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Movie Review: Apocalypse Now: Redux

Story: I loved this film in 1979 and thought the updated version, 22 years later with an additional 45 minutes of film, even better. If you haven't seen this film before (is this possible)? it is a must-see for you. I believe it is the masterpiece of film making of Francis Ford Coppola's long career, which of course includes, his wonderful Godfather sagas. In case you don't know the story, it is based on Joseph Conrad's brilliant novel, Heart of Darkness. Towards the end of the Vietnam War, a 'special government agent' is sent up river into Cambodia (Oops! - we weren't supposed to be there) to find and terminate with extreme prejudice errant loony Cpl. Kurtz. The journey is a cinematic experience, not to be missed. The new 45 minutes in the film give the characters greater depth and their ultimate actions seem more explicable. It is refreshing to also see a film without any computer generated effects. All of the illusions are done the old fashioned way...with genius. Cinematographer Vittorio Storaro won a deserved Oscar for his breathtaking work. There are many images that will seem familiar to you if you see this film again. Many clips of this film are used in every film montage on every award show since 1979. Perhaps seeing this film 25 years after the Vietnam War ended made it even more powerful, who knows?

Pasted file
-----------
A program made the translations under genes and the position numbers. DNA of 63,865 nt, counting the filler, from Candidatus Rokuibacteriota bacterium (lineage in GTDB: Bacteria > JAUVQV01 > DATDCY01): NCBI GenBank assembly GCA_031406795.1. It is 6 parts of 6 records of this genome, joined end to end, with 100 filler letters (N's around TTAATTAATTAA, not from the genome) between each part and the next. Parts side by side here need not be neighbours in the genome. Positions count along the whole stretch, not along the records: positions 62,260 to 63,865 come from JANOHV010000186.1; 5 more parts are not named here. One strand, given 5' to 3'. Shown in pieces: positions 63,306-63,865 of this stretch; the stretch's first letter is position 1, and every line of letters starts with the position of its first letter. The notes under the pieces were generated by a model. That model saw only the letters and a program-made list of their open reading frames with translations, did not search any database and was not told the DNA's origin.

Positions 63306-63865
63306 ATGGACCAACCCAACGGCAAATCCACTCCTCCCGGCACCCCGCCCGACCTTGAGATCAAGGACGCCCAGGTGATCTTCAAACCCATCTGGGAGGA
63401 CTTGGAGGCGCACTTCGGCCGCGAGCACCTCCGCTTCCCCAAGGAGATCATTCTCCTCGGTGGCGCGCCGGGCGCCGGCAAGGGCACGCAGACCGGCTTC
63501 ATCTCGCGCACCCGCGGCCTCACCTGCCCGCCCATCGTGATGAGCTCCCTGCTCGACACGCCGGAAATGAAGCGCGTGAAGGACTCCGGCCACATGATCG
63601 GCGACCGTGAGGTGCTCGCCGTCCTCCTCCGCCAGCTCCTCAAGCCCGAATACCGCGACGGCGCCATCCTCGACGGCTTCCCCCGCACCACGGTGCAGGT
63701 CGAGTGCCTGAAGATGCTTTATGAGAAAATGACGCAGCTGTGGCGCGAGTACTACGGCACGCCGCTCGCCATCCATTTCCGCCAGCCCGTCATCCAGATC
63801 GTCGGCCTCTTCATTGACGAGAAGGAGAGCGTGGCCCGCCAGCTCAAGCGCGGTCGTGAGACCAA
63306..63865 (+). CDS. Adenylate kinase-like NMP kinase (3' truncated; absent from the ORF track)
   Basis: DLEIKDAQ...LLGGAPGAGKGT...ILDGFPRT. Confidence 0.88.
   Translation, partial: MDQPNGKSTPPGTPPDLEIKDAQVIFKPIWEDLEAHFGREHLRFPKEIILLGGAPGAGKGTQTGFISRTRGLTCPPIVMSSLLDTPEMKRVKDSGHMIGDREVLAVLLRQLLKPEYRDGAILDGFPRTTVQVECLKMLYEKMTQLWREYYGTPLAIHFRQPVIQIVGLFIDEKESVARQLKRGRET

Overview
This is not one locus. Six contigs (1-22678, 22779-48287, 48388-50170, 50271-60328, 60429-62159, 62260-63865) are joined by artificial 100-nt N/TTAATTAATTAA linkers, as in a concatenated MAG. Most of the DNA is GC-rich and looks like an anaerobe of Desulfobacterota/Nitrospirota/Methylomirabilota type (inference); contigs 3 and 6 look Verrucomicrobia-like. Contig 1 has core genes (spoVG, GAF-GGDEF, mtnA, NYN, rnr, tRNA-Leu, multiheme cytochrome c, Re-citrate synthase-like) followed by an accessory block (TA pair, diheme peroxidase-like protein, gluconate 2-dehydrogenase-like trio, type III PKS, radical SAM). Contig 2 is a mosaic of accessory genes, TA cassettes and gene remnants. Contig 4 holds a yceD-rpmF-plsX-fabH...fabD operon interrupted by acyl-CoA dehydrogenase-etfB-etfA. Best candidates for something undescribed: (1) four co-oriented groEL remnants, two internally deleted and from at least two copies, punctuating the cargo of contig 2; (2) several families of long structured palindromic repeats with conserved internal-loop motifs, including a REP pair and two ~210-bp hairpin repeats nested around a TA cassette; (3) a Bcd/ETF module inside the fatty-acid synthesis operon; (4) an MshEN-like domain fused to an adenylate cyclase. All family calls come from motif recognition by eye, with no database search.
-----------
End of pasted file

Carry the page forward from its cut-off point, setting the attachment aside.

Acting: The very young Martin Sheen is in virtually every scene and is wonderful to watch. It is hard to believe he suffered a heart attack during the filming of this movie. By the way, I love The West Wing and would vote for President Bartlett any day. The even younger (18) Lawrence Fishburne was a star in the making. Frederic Forrest, as Chef, had a very good year in 1979. He also starred in The Rose opposite Bette Midler. Robert Duvall, with the famous I love the smell of Napalm in the morning line is strong and great to see. What can one say about Marlon Brando? I wish he would have not lost his marbles and made more films. He is a treat to watch. Dennis Hopper is always nuts. He has played the same part, if it is a part, for his entire career. You can also see a very young Harrison Ford, as a stern military man. And kudos to the Ifugao People of Banaue, The Philippines (where the entire film was shot). I am sure they are all still talking about the movie 22 years later.

Critters: The animals do not do very well in this film. But neither do most of the characters. There seems to be equal opportunity slaughter.

Food: A chocolate bar with nuts, and some extreme close-ups of shrimp and beef.

Visual Art: The entire film is a plein air landscape

Blatant Product Placement: Marlboros and Napalm.

Soundtrack: Outstanding. Everything from The Doors to Wagner.

Opening Titles: None. Simply the sound of a helicopter in the distance.

Theater Audience: A few good men, most obviously of Vietnam War Veteran age and the two of us. One guy was making audibles (in agreement) during many of the scenes.

Sappy Factor: Minus 5

Quirky Meter: 5

Squirm Scale: 4

Predictability Level: Not applicable. I had already seen the film.

Tissue Usage: Just some welling.

Oscar Worthy: Absolutely.

Nit Picking: Nothing.

Big Screen or Rental: Big screen a must! You could also rent the fabulous documentary Hearts of Darkness: A Film Maker's Apocalypse which is almost as interesting as the film.

Length: Three hours and fifteen minutes. (I know, I know...but I can break my own rules whenever I want.)

LOBO HOWLS: 9